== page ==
The common intuition that "more is better than less" often lies at the heart of arguments regarding legal rules. It supports the belief that the right to take an extreme measure with respect to property encompasses the right to take a more moderate one. For example, scholars have claimed that since owners are free not to transfer their assets-but rather destroy or sell them before death-then they should be entitled to bequeath those assets subject to conditions. As more property is better than less, and some property better than none at all, it is better to inherit property subject to restrictions or conditions than to inherit nothing. It follows that the law should permit moderate measures, lest owners are induced to opt for extreme measures, resulting in less property to other individuals. This Article advances the counterintuitive view that more is not always better than less. First, this Article shows that numerous legal rules reject the "more is better than less" argument, and restrict moderate measures relating to property more than extreme measures. In many cases, owners have more freedom to use property than to avoid using it, more power to destroy property than to modify or neglect it, and more liberty not to transfer property than to transfer it conditionally. Second, this Article argues that this seemingly puzzling state of affairs rests on sound normative grounds and on widely tested behavioral observations. Three justifications are advanced for greater scrutiny and intervention in the case of moderate-rather than extreme-measures regarding property rights: protecting potential property transferees, reducing the incidence of low-valuing owners, and correcting distributive errors. These rationales can serve to evaluate and critique existing rules in property law as well as in other legal spheres, such as labor law, zoning law, and contract law.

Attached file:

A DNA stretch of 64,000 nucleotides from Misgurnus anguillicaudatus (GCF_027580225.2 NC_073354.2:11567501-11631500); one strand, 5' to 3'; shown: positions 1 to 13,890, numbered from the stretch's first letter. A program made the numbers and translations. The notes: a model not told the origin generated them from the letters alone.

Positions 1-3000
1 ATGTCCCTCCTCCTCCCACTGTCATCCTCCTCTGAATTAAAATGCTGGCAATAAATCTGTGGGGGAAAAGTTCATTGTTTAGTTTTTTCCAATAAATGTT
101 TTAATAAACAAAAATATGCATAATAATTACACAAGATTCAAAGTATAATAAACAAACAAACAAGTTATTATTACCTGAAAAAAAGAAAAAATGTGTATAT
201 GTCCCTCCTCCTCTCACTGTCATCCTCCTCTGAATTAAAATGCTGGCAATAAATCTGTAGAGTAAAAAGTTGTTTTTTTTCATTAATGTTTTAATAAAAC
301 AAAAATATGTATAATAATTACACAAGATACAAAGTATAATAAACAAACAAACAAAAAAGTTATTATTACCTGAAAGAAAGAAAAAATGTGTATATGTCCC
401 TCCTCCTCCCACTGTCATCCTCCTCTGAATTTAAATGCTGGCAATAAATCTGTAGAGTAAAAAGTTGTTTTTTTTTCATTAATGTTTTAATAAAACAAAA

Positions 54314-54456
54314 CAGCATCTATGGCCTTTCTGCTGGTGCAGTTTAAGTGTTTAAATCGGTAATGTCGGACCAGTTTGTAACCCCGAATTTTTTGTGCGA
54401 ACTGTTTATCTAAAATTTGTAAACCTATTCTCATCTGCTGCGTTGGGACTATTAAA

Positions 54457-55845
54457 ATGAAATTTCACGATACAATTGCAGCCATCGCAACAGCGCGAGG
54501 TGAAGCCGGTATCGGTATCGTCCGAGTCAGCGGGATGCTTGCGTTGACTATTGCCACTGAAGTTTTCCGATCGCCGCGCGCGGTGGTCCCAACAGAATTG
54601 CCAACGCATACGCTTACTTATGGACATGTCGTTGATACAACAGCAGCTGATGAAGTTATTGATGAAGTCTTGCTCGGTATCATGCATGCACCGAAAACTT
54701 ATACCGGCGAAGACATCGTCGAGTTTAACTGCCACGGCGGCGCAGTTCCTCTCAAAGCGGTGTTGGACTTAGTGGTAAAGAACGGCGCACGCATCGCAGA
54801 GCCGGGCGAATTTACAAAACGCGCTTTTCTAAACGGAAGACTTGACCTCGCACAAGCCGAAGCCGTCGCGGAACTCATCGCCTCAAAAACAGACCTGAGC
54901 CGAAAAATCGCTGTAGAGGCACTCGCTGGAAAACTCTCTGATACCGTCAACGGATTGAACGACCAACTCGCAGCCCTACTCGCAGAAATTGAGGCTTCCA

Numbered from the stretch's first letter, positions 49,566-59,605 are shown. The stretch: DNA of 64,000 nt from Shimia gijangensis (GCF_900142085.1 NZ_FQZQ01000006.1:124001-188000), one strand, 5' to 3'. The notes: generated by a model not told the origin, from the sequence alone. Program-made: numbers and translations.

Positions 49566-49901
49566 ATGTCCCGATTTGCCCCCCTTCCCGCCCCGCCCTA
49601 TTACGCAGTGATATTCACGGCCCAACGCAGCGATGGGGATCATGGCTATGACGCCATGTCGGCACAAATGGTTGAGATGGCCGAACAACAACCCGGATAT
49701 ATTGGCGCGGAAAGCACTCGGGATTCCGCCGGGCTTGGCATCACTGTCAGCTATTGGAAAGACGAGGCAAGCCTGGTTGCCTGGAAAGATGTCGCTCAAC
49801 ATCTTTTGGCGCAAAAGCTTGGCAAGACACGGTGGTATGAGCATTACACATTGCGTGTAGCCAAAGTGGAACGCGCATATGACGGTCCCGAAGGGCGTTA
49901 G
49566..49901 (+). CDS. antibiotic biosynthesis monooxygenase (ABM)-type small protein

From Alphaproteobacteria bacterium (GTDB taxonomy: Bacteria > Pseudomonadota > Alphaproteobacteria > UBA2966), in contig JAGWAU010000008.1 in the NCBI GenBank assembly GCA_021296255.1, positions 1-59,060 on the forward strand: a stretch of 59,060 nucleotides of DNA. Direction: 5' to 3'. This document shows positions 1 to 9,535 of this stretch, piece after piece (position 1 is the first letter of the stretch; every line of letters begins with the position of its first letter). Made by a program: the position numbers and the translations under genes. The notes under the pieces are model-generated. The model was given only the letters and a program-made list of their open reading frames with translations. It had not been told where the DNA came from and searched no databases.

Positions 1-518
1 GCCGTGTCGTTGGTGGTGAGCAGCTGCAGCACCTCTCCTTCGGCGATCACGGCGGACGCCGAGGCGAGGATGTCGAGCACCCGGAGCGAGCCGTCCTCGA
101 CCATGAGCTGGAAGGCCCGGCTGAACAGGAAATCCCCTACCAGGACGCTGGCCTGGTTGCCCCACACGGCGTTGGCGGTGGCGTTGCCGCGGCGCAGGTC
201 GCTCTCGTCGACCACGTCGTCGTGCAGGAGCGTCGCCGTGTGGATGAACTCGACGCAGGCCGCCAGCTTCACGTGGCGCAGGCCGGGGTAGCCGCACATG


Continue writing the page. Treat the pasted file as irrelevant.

|Original language||American English|
|Number of pages||80|
|Journal||Minnesota Law Review|
|State||Published - Feb 2008|